Honda CBR650F

The 2017 Honda CBR650F is a mid-range everyday sports bike and is powered by a 649cc inline 4 engine which puts out 90bhp. It was originally launched in 2014.

Rating: 4 / 5


  • Looks great, goes well, stops well
  • Power to weight ratio


  • No gear position indicator, seat comfort
  • Not very pothole friendly


It's powered by a Euro 4 compliant liquid cooled 649cc inline four cylinder engine, producing 89.8bhp at 11,000rpm and maximum torque at 8,000rpm.

Features include:

  • Steel twin spar frame with Aluminium swingarm
  • Dual 320mm wavy discs up front with Nissin 2 piston caliper
  • 240mm wavy disc at the rear with Nissin single piston caliper
  • Dual channel ABS
  • Showa 41mm SDBV fork with 120mm travel
  • Rear shock with 7-level adjustable pre-load and 44mm travel
  • Clip on bars
  • LED lights front and rear
  • 4->1 exhaust system
  • 6 speed gearbox

Compared to the 2014-2016 model there's a new muffler, the engine is painted gold/black instead of black/silver, the swingarm is now black, power is up roughly 4bhp in the top half, there are revised Nissin calipers and the front light is now LED as well. Handling has been improved by upgrading to the latest Showa Dual Bending Valve (SDBV) fork.

The naked CB650F version is essentially the same bike but with normal higher handlebars, more relaxed riding position and no fairing making in 3kg lighter.

The 6-spoke 17" cast Aluminium wheels take a 120/70 tyre at the front and 180/55 at the rear.

Accessories include a tall screen (£105), heated grips (£340), pillion seat cover (£130) and a variety of Carbon look parts.

Colours: Red, white, black

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If we've missed something vital or got something laughably wrong about this model please let us know and we will love you forever.

Price Guide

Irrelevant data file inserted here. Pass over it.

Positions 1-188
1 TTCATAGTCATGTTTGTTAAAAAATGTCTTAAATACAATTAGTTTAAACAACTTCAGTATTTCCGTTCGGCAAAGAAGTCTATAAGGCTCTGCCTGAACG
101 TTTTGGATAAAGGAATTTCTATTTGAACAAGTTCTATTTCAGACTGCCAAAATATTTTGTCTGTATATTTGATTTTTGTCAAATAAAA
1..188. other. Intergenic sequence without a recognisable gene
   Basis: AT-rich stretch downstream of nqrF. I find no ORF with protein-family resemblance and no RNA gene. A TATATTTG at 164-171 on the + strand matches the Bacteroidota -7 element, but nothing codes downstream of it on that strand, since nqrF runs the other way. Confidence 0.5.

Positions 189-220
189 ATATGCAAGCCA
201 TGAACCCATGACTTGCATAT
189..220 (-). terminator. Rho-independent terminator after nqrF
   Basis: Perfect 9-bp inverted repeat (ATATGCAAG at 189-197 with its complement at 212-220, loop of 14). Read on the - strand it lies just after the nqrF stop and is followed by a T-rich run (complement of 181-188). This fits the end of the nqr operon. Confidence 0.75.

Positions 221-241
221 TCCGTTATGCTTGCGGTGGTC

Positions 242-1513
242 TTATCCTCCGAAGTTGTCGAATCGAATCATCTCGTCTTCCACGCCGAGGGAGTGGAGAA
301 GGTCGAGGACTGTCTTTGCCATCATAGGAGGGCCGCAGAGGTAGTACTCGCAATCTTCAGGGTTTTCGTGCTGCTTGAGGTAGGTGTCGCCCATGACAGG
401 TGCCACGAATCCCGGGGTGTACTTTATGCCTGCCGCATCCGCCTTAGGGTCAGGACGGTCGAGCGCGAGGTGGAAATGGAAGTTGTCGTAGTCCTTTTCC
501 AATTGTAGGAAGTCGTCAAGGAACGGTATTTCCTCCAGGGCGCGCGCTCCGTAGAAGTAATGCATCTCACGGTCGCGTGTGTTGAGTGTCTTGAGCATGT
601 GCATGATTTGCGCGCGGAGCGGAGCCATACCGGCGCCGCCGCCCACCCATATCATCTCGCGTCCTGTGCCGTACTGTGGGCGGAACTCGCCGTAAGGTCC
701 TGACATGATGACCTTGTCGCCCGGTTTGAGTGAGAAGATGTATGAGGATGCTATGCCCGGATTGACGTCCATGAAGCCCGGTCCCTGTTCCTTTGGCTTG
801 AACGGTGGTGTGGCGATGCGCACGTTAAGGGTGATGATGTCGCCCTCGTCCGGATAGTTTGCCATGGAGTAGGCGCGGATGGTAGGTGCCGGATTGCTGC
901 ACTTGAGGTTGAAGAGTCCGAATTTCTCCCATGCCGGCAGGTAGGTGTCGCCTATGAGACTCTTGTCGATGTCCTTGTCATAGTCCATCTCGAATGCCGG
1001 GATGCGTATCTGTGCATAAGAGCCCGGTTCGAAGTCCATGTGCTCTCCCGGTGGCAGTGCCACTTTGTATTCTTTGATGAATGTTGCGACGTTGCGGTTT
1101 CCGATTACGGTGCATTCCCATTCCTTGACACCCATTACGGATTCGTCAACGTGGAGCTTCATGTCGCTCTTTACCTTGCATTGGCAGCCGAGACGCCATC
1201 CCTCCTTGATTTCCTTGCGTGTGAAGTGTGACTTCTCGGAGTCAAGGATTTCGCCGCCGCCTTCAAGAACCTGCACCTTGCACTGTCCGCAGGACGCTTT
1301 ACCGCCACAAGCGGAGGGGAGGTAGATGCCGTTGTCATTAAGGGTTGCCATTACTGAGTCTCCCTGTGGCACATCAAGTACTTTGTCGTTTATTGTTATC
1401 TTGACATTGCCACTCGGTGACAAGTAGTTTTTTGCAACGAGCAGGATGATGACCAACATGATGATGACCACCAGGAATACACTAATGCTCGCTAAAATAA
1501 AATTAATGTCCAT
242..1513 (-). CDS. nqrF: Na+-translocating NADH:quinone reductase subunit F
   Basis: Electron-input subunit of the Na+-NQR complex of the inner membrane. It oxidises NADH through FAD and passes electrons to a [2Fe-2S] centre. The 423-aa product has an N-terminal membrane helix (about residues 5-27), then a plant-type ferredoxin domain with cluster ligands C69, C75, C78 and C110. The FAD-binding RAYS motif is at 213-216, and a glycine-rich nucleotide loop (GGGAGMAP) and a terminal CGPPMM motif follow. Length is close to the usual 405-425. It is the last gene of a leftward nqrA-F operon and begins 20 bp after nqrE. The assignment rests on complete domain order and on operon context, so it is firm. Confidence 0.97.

Year Dealer Private Part Ex Mileage
2017 £5,900 £4,700 £4,150 2,100
2018 £7,500 £6,050 £5,300 1,650

Bikes for Sale (21)

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Finance Costs


Honda CBR650F

As a fairly new rider, I was looking for a mid-size sports bike for my first big bike. Having ridden a 125 for a year, I was ready for something with a bit more power, and something brand new without inherited gremlins.

There's a surprising amount of power for only 650cc, and in the 6 months I've owned it it's spanked anything that isn't a litre-plus superbike, and can even keep up with those fairly well.

I sat on a lot of midsize sports bikes, and the Honda was the most comfortable and had the best numbers. I was torn between the CBR650F and the VFR800F, but picked the CBR because of the better power-to-weight ratio. The test drive confirmed it; as soon as I'd gotten away on my own, the exhaust note convinced me. Being 6'2", comfort is important to me, and the CBR650F isn't perfect for that, especially on longer rides.


  • Lots of power, accelerates near instantly.
  • VERY responsive, handles wonderfully
  • Stops on a sixpence thanks to the big dual front discs. Don't even need the ABS unless it's an emergency stop.
  • Great on twisty roads, right down to single-track country lanes.
  • Wonderful exhaust note without an aftermarket exhaust.
  • Looks lovely in red.
  • Light enough to shove into a parking space or garage on your own.
  • Feels fast with the clip-ons and the forward-leaning stance
  • Lots of bang for your buck; feels like a superbike, but doesn't have the price of one or drink fuel like one.


  • Seat's uncomfortable after an hour or so.
  • Slightly cramped riding position causes knee cramps after an hour or so.
  • Hard to stay under the speed limit.
  • No gear indicator, so you need to count
  • Stiff suspension makes it a poor choice for low speeds, bad roads, and very tight cornering. Stick to the open road, not the town centre.
  • Official Honda accessories are ridiculously priced.

Changes I've Made

  • GIVI Monokey topbox rack.
  • Oxford heated grips (fitted by the dealership, wired into the ignition rather than the battery).

- Robin D, 2018

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Also Consider

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Check out this review from guyguyRR:

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